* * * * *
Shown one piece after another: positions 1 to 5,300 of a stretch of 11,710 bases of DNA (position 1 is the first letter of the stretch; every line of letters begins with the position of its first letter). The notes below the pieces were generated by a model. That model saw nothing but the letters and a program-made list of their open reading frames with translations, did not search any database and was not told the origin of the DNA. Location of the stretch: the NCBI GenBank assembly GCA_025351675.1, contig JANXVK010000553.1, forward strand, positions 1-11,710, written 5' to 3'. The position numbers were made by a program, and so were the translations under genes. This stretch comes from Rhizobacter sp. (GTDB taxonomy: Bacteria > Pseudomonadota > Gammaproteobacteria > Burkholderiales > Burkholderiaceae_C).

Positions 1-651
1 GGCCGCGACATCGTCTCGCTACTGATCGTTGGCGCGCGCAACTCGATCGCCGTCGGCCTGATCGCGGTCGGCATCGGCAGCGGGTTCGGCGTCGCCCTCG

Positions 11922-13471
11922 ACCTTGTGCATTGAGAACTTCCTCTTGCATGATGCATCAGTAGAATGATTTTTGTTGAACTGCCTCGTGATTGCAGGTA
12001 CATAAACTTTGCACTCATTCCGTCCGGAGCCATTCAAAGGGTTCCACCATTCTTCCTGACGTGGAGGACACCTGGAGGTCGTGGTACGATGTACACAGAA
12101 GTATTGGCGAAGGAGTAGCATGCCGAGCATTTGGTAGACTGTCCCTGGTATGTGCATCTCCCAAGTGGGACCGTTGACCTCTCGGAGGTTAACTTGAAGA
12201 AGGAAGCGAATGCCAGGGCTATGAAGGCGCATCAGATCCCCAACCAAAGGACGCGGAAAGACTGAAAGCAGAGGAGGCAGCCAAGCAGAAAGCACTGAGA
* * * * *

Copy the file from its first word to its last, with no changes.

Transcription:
Shown one piece after another: positions 1 to 5,300 of a stretch of 11,710 bases of DNA (position 1 is the first letter of the stretch; every line of letters begins with the position of its first letter). The notes below the pieces were generated by a model. That model saw nothing but the letters and a program-made list of their open reading frames with translations, did not search any database and was not told the origin of the DNA. Location of the stretch: the NCBI GenBank assembly GCA_025351675.1, contig JANXVK010000553.1, forward strand, positions 1-11,710, written 5' to 3'. The position numbers were made by a program, and so were the translations under genes. This stretch comes from Rhizobacter sp. (GTDB taxonomy: Bacteria > Pseudomonadota > Gammaproteobacteria > Burkholderiales > Burkholderiaceae_C).

Positions 1-651
1 GGCCGCGACATCGTCTCGCTACTGATCGTTGGCGCGCGCAACTCGATCGCCGTCGGCCTGATCGCGGTCGGCATCGGCAGCGGGTTCGGCGTCGCCCTCG

Positions 11922-13471
11922 ACCTTGTGCATTGAGAACTTCCTCTTGCATGATGCATCAGTAGAATGATTTTTGTTGAACTGCCTCGTGATTGCAGGTA
12001 CATAAACTTTGCACTCATTCCGTCCGGAGCCATTCAAAGGGTTCCACCATTCTTCCTGACGTGGAGGACACCTGGAGGTCGTGGTACGATGTACACAGAA
12101 GTATTGGCGAAGGAGTAGCATGCCGAGCATTTGGTAGACTGTCCCTGGTATGTGCATCTCCCAAGTGGGACCGTTGACCTCTCGGAGGTTAACTTGAAGA
12201 AGGAAGCGAATGCCAGGGCTATGAAGGCGCATCAGATCCCCAACCAAAGGACGCGGAAAGACTGAAAGCAGAGGAGGCAGCCAAGCAGAAAGCACTGAGA